The president mentioned that his grandfather served in Patton’s Army and his grandmother was among the many women who went to work supporting the war effort back home, in her case on a B-29 bomber assembly line. Obama’s grandparents helped raise him, and he broke from his prepared text to observe wistfully that there was never a time he missed his grandfather more or would have loved to be with him.

“Someday, future generations, whether seventy or seven hundred years hence, will gather at places like this to honor them,” Obama said. “And to say that these were generations of men and women who proved once again that the United States of America is and will remain the greatest force for freedom the world has ever known.”

Pickler reported from Paris.

Follow Nedra Pickler on Twitter at http://twitter.com/nedrapickler and Julie Pace at http://twitter.com/jpacedc

Obama honors WWII, 9/11 generations at Normandy

KDWN

COLLEVILLE-SUR-MER, France (AP) — Seventy years after Allied troops stormed the beaches at Normandy, President Barack Obama returned Friday to this hallowed battleground in what he called a “powerful manifestation of America’s commitment to human freedom” that lives on in a new generation.

“Our commitment to liberty, our claim to equality, our claim to freedom and to the inherent dignity of every human being – that claim is written in the blood on these beaches, and it will endure for eternity,” Obama said on a morning that dawned glorious and bright over the sacred site he called “democracy’s beachhead.”

Obama spoke from the Normandy American Cemetery and Memorial, where nearly 10,000 white marble tombstones sit on a bluff overlooking the site of the June 6, 1944, battle’s most violent fighting at Omaha Beach. He described D-Day’s violent scene in vivid terms, recalling that “by daybreak, blood soaked the water” and “thousands of rounds bit into flesh and sand.”

Veterans of that fierce battle traveled long distances to the remote historic site and removed their hats as the audience delivered a long standing ovation when Obama recognized them.

“These men waged war so that we might know peace,” Obama said. “They sacrificed so that we might be free. They fought in hopes of a day when we’d no longer need to fight. We are grateful to them.”

The anniversary commemoration is putting fractures in the World War II alliance on display, with Russian President Vladimir Putin attending events along with leaders who are standing against his aggressive moves into Ukraine. Obama and Putin spoke privately about the crisis for a short time at the Chateau de Benouville, where world leaders gathered for a lunch of braised veal.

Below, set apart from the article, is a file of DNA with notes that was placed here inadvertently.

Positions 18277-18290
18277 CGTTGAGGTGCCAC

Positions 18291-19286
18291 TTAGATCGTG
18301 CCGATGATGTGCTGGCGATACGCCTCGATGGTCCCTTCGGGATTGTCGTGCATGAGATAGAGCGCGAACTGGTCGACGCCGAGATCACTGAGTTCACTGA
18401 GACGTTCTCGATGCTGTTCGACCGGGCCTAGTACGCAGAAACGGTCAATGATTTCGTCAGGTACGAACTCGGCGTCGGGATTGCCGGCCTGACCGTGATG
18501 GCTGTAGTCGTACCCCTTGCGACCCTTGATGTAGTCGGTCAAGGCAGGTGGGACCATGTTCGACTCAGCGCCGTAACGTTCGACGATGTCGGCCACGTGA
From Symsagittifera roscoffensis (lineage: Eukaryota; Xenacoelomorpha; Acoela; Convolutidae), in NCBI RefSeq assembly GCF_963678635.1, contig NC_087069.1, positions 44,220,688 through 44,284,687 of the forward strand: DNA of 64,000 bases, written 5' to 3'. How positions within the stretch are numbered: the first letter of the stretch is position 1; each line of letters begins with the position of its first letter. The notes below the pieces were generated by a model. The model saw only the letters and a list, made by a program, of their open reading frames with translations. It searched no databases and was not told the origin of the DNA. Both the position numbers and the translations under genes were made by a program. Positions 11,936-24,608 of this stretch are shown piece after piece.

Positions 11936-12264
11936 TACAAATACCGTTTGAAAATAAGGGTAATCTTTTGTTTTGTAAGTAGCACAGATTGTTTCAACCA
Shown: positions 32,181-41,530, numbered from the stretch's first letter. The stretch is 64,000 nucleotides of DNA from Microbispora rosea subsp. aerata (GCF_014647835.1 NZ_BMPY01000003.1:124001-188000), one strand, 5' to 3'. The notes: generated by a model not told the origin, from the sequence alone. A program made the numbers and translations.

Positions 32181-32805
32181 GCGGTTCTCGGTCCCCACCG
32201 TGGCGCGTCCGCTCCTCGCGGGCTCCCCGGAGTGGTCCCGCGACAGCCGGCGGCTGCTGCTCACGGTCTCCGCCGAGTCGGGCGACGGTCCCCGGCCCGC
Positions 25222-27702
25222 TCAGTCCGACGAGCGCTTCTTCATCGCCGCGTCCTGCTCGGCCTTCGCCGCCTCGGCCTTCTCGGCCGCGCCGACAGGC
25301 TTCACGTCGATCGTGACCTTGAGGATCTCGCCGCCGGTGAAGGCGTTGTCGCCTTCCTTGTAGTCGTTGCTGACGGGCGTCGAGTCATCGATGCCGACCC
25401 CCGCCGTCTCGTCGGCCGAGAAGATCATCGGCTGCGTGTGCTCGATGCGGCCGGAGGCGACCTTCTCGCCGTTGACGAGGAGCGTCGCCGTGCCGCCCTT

Obama’s speech at the morning ceremony came after he met privately with seven of the dwindling number of surviving troops who fought Adolf Hitler’s Third Reich, along with seven members of the military who have served since the terrorist attacks of Sept. 11, 2001.

Among them was Sgt. 1st Class Cory Remsburg, an Army Ranger who served 10 deployments and was severely wounded by a roadside bomb in Afghanistan. Obama recognized Remsburg at the emotional high-point of his State of the Union address earlier this year, after first meeting him five years ago at the Normandy commemoration.

Obama held Remsberg up Friday as an example of the sacrifice of his generation, telling the D-Day veterans, “Your legacy is in good hands.”

“For in a time when it has never been more tempting to pursue narrow self-interest, to slough off common endeavor, this generation of Americans, a new generation, our men and women of war, have chosen to do their part as well,” Obama said. He recognized the commitment that women and immigrants are making in today’s more diverse U.S. military.

The president mentioned that his grandfather served in Patton’s Army and his grandmother was among the many women who went to work supporting the war effort back home, in her case on a B-29 bomber assembly line. Obama’s grandparents helped raise him, and he broke from his prepared text to observe wistfully that there was never a time he missed his grandfather more or would have loved to be with him.

“Someday, future generations, whether seventy or seven hundred years hence, will gather at places like this to honor them,” Obama said. “And to say that these were generations of men and women who proved once again that the United States of America is and will remain the greatest force for freedom the world has ever known.”

Pickler reported from Paris.

Follow Nedra Pickler on Twitter at http://twitter.com/nedrapickler and Julie Pace at http://twitter.com/jpacedc

Obama honors WWII, 9/11 generations at Normandy

KDWN

COLLEVILLE-SUR-MER, France (AP) — Seventy years after Allied troops stormed the beaches at Normandy, President Barack Obama returned Friday to this hallowed battleground in what he called a “powerful manifestation of America’s commitment to human freedom” that lives on in a new generation.

“Our commitment to liberty, our claim to equality, our claim to freedom and to the inherent dignity of every human being – that claim is written in the blood on these beaches, and it will endure for eternity,” Obama said on a morning that dawned glorious and bright over the sacred site he called “democracy’s beachhead.”